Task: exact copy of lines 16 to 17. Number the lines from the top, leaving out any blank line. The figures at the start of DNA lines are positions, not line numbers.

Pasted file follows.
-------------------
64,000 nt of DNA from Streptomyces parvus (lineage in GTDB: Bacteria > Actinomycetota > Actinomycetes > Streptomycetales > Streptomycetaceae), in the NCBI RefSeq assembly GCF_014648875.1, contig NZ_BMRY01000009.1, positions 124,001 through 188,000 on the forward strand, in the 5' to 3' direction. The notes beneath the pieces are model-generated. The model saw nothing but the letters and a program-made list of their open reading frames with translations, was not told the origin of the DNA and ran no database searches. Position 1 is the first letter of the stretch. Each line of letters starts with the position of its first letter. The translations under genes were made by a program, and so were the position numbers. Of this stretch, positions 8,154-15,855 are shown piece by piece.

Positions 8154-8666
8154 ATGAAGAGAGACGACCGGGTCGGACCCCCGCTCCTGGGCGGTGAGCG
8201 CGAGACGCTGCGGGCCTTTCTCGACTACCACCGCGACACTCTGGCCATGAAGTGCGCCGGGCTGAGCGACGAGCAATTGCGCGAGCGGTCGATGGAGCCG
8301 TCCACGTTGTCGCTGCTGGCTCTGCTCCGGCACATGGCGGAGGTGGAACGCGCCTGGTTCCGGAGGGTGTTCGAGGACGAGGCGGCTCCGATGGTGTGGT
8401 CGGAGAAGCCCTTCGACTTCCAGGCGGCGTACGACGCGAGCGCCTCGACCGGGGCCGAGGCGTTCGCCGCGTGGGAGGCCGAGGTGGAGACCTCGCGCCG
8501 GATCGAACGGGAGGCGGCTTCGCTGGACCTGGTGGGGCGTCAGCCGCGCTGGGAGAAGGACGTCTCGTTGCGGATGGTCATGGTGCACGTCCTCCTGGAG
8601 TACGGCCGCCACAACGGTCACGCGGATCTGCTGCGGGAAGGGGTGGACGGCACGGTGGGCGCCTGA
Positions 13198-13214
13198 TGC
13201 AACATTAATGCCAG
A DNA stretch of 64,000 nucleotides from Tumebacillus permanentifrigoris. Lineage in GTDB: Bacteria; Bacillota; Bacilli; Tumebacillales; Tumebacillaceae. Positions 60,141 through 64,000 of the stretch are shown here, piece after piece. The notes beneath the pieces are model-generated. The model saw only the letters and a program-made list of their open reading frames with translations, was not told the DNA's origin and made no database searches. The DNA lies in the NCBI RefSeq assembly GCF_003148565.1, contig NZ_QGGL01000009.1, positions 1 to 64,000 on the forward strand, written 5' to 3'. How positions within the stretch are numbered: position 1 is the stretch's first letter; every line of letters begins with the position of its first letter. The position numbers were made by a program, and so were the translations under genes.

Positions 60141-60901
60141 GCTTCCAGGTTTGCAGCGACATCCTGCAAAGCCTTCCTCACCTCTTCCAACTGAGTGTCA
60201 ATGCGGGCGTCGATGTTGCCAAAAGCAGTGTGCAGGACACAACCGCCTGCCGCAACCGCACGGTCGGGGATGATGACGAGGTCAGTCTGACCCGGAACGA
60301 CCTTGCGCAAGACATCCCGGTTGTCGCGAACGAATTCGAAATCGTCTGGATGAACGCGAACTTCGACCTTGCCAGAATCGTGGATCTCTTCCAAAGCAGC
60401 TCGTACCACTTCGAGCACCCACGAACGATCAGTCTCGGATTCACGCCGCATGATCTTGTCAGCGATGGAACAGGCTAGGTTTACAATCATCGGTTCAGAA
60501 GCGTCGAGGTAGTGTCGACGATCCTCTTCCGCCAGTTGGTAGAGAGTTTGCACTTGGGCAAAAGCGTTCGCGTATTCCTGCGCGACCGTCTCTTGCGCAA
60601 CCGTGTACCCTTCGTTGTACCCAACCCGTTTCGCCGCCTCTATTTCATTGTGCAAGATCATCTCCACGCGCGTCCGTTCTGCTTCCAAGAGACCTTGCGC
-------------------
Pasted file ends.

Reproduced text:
60301 CCTTGCGCAAGACATCCCGGTTGTCGCGAACGAATTCGAAATCGTCTGGATGAACGCGAACTTCGACCTTGCCAGAATCGTGGATCTCTTCCAAAGCAGC
60401 TCGTACCACTTCGAGCACCCACGAACGATCAGTCTCGGATTCACGCCGCATGATCTTGTCAGCGATGGAACAGGCTAGGTTTACAATCATCGGTTCAGAA